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Clinton Lays Out A Fall Agenda

President focuses on education, Medicare reform and trade authority in university speech


WASHINGTON (AllPolitics, Sep. 9) -- In a speech to students at American University, President Bill Clinton reiterated his fall legislative agenda and asked for continued bipartisan cooperation from Congress.

Clinton gave what aides called a "back-to-work" talk, focusing on Medicare and Social Security reform, expanded educational opportunities and so-called "fast track" authority to negotiate trade agreements. Congress is considering whether to give Clinton the authority to negotiate trade agreements that lawmakers can only approve or reject, but not modify.

"We do not need to be afraid to trade with the rest of the world," Clinton said. "We are the most productive economy in the world. There will always be changes in this economy, there will always be new jobs being created and some going away, but on balance, we have benefitted for 60 years by leading the way to integrate the world's economies, and that will promote peace, it will promote freedom, it will promote stability. It will raise the level of living standards in other parts of the world, even as it maintains America as the world's most prosperous nation."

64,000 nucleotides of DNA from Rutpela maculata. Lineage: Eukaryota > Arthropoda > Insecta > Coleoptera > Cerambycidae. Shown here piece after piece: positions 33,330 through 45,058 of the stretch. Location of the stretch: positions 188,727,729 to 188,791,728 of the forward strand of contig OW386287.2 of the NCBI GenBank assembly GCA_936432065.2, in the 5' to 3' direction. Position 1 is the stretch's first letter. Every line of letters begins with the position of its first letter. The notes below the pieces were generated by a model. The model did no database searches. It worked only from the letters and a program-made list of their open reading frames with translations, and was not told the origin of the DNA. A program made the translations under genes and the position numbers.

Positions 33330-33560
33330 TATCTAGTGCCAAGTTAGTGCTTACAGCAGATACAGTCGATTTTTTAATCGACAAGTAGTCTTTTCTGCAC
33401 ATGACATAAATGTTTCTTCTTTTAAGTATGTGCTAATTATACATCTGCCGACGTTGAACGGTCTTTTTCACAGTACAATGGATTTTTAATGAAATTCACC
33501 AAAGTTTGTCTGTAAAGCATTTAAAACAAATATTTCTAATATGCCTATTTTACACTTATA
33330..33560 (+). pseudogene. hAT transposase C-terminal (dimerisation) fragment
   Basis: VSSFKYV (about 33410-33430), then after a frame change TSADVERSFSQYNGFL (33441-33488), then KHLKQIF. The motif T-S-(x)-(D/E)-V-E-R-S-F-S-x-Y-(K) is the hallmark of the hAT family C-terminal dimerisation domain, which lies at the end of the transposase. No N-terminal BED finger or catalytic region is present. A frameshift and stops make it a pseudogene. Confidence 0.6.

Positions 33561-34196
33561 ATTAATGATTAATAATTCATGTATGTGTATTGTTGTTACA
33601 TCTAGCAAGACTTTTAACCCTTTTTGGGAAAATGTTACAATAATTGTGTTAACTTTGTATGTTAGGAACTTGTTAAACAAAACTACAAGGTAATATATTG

Clinton also recapped the balanced budget agreement and plans to appoint an independent commission to revamp Medicare.

"We have shown that we can put our fiscal house in order, while improving services for our elderly," Clinton said. "Now we have to secure the future of this program."

Clinton also called on the Senate to hold hearings on his nomination of William Weld to be ambassador to Mexico. So far, Sen. Jesse Helms has blocked a hearing.

Fund-raising on his agenda, too

Tonight, Clinton will attend two fund-raising dinners in Washington that are expected to raise a total of more than $1 million, according to the Democratic National Committee (DNC).

The first fund-raiser benefits the Democratic Business Council and is slated to raise $500,000, at $10,000 per ticket. Clinton will then attend a DNC dinner at the same hotel. The dinner costs $25,000 a ticket and is expected to raise $550,000.

The DNC says the funds will be a mixture of hard and soft money, with approximately 70 people attending. DNC Chairman Steve Grossman will attend.

CNN's Eileen O'Connor and Sara Ruth contributed to this report.

In Other News:

Tuesday Sept. 9, 1997

Fowler: No Memory Of CIA Contact
Fowler: Ickes Ran Democratic Fund-Raising In '96
Judge Lets Paula Jones' Attorneys Off The Case
Clinton Lays Out A Fall Agenda

E-mail From Washington:
GOP Downplays Fund-Raising Letters Sent To Tamraz
Senate Democrats Prep For Trade, Tobacco Deal
Helms Faces A Deadline On Weld Meeting By Today

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